Many people love bagels, but few have ever learned how to make them at home. This is truly tragic, because there is nothing like a freshly boiled-then-baked bagel. Perhaps you’ve had a taste of this perfection if you’ve ever been the first customer on line in a NYC bagel shop, but even that experience won’t give you the inimitable sense of pride that comes from making your own.
Once the dough has been boiled, finishing up your bagels on the Baking Steel allows for the perfect New York bagel texture: slightly crispy-chewy on the outside, and soft and tender on the inside. The recipe starts a day before you actually get to eat the bagels; pre-fermenting the dough overnight gives you a head start on flavor, adding a yeasty aroma which differentiates these bagels from rounds of white bread. First boiling, then baking the bagels gives them an assertive but not overpowering density. Your cream cheese will be honored to grace them.
Makes 8 large plain bagels
Recipe from Baking With Steel
500 grams (3 ½ cups) bread flour
12 grams (1 ½ tablespoons) sugar
1 gram (1/4 teaspoon) active dry yeast
16 grams (1 tablespoon) fine sea salt
300 grams (1 1/4 cup) water, 105 degrees F
In a large bowl, whisk together the flour, sugar, yeast and salt.
Make a well in the center of the dry ingredients and pour in the water. Mix with a wooden spoon to just combine, then knead the dough by hand on a lightly floured countertop or cutting board for about 5 minutes, until it is smooth and elastic.
Put the dough in bowl and cover with a clean, damp kitchen towel or plastic wrap. Allow to rise for 24 hours at room temperature, or until the dough has just about doubled in size.
Preheat your oven to 425 degrees F for 45-60 minutes with your Baking Steel inside.
Punch the dough down, and let it rest for another 10 minutes.
Divide the dough into 8 equal portions. Form dough into balls.
Coat a finger in flour, and poke a hole into the center of each dough ball, gently stretching the hole with your fingers to form a traditional bagel shape.
After shaping the dough rounds and placing them on a piece of parchment paper, cover with a damp kitchen towel and allow to rest for 10 minutes.
Bring a large pot of water (feel free to add a little honey) to a boil. Use a slotted spoon or skimmer to lower the bagels into the water. Boil for about 1 minute; the bagels will rise in the water and may bob on top. Using the slotted spoon, remove the bagels, tap to remove excess water, and transfer to a piece of parchment paper or directly onto a sheet tray that has been lightly dusted with semolina flour. If you’d like to add seeds or toppings to your bagels, now is the time: right after boiling is when they will be “stickiest” and best able to hold onto them.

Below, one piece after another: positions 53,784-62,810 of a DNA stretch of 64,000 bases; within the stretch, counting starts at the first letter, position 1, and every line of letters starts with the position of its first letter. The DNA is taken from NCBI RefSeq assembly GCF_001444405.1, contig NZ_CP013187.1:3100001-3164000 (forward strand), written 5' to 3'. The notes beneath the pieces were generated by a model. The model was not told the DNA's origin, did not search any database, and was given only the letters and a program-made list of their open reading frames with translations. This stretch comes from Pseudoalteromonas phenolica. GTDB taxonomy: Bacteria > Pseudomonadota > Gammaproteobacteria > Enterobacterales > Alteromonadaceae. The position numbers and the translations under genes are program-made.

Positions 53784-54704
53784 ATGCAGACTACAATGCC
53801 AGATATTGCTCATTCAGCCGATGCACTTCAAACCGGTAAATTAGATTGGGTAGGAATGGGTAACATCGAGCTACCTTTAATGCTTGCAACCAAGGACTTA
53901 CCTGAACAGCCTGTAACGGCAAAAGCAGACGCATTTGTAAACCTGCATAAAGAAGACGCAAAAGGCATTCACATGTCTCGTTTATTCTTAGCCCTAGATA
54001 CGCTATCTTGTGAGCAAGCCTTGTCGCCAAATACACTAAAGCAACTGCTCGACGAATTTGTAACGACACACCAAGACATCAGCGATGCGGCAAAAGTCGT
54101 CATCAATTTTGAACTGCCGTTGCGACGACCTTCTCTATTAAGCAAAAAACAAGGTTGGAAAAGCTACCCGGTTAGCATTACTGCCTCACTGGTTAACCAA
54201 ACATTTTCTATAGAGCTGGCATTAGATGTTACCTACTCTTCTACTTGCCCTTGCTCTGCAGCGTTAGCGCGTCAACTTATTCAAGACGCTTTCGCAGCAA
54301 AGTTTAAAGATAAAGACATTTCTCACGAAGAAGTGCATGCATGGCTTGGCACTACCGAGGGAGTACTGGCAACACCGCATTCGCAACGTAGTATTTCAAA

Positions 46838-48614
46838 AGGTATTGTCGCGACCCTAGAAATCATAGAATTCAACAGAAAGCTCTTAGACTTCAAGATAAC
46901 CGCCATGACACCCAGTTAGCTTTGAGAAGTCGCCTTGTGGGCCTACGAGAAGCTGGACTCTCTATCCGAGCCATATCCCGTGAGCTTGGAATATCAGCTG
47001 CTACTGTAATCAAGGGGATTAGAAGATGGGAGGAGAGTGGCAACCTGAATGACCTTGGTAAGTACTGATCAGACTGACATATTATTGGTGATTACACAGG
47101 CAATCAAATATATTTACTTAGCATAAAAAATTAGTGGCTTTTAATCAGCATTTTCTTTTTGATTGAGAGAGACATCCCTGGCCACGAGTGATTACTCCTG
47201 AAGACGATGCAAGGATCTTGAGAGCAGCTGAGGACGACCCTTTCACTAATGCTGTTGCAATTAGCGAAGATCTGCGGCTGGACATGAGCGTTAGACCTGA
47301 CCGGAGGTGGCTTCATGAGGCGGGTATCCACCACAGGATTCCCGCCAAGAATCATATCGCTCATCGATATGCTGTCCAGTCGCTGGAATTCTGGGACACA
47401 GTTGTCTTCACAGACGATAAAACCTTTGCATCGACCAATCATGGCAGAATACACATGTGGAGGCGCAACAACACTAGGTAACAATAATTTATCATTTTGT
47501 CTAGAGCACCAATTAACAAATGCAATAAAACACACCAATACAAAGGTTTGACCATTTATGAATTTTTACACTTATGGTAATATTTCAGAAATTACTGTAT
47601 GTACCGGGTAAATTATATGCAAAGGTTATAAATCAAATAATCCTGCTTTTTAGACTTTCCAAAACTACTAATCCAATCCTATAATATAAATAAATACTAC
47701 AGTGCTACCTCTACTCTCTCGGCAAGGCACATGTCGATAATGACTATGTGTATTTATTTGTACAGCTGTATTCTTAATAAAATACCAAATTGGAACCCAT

Either place your parchment onto a sheet tray and place on your Baking Steel, or use a pizza peel to launch the parchment sheet directly onto your Steel.
Bake for 14-18 minutes, rotating halfway through baking, or until golden brown. Remove and transfer to a wire rack to cool completely.
Cool completely and make sure you have some soft cream cheese around. Store in an airtight container for 3-5 days, or freeze for up to 1 month.
The Baking Steel is going to blast heat directly into the sheet tray above. The heat transfer is legendary,
Extra credit: Why do we boil bagels? For it to truly be a bagel, it must be boiled before it is baked. A brief boiling (typically less than a minute) quickly forms a gel-like barrier on the outside of your bagel (just look after boiling; they’re gummy in texture). Once baked, this “gel” sets into the signature chewy, dense texture you expect from a bagel.
Some types of bagels, especially commercially produced varieties, are steamed instead of boiled to streamline the process. The texture is comparable, though not quite the same as a boiled bagel. But if they forgo the boiling process entirely? It might be a tasty ring of bread, but that's all. It's not a bagel.